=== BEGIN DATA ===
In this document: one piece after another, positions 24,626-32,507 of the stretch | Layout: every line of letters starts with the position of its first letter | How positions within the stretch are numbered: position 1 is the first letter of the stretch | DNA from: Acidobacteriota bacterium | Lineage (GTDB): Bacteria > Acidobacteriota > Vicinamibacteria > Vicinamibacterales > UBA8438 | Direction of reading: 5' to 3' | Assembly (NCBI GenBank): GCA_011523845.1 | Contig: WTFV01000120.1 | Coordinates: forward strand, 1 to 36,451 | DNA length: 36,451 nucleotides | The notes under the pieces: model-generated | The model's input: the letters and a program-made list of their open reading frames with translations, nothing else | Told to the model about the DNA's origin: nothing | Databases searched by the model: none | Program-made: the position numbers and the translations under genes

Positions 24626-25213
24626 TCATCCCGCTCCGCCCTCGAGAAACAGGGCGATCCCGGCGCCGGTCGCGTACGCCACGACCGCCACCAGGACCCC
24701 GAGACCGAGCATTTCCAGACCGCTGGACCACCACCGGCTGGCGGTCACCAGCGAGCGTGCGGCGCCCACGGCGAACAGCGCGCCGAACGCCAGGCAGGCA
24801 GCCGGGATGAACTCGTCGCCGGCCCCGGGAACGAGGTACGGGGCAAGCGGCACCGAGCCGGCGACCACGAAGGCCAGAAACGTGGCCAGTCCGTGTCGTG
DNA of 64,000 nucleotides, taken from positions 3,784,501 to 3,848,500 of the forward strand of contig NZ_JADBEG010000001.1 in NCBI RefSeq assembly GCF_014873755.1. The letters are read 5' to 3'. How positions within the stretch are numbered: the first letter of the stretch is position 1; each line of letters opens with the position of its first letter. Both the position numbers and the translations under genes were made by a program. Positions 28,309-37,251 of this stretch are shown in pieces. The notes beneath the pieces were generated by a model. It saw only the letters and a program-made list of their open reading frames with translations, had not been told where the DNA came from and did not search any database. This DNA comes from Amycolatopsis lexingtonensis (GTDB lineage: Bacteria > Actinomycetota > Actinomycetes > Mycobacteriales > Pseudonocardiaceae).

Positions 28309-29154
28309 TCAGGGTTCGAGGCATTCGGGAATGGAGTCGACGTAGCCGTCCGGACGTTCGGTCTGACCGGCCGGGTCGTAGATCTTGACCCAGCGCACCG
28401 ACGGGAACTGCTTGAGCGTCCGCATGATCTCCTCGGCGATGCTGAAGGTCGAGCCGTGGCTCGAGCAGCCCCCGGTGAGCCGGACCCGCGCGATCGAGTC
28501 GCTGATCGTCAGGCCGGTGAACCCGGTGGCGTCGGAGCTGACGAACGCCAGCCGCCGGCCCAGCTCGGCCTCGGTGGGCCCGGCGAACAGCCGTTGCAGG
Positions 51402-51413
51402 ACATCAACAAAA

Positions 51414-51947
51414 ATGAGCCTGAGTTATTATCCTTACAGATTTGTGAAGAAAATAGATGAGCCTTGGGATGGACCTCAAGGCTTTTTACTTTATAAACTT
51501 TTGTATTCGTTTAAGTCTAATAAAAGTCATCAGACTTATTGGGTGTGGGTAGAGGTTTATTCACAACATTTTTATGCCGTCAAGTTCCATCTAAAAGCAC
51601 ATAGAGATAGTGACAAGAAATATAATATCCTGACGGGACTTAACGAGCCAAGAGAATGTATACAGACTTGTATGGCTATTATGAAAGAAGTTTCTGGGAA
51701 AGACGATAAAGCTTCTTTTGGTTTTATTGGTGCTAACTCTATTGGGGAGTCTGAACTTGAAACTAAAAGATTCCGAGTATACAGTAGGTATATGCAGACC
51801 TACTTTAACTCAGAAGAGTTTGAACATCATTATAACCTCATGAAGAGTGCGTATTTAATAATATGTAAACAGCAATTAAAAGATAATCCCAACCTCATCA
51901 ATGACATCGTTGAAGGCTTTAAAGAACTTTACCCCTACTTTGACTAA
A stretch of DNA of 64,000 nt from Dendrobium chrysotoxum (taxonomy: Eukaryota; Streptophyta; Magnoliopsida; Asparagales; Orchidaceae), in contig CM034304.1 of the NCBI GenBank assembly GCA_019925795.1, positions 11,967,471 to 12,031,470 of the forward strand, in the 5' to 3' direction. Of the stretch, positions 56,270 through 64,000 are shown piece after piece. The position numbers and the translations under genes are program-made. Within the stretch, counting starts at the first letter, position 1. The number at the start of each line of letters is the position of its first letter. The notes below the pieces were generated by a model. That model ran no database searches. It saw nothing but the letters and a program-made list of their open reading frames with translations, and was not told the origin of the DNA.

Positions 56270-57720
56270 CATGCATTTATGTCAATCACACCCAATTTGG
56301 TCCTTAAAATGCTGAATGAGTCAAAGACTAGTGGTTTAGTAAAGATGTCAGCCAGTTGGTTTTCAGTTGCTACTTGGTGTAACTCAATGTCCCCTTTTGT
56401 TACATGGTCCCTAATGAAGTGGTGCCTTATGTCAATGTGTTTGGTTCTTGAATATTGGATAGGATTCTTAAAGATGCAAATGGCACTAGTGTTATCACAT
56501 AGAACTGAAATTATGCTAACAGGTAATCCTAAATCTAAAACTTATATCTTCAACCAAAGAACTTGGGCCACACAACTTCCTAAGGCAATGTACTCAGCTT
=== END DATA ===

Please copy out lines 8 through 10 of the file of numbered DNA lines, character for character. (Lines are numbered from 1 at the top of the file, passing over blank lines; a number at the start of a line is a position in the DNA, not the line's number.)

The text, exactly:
28309 TCAGGGTTCGAGGCATTCGGGAATGGAGTCGACGTAGCCGTCCGGACGTTCGGTCTGACCGGCCGGGTCGTAGATCTTGACCCAGCGCACCG
28401 ACGGGAACTGCTTGAGCGTCCGCATGATCTCCTCGGCGATGCTGAAGGTCGAGCCGTGGCTCGAGCAGCCCCCGGTGAGCCGGACCCGCGCGATCGAGTC
28501 GCTGATCGTCAGGCCGGTGAACCCGGTGGCGTCGGAGCTGACGAACGCCAGCCGCCGGCCCAGCTCGGCCTCGGTGGGCCCGGCGAACAGCCGTTGCAGG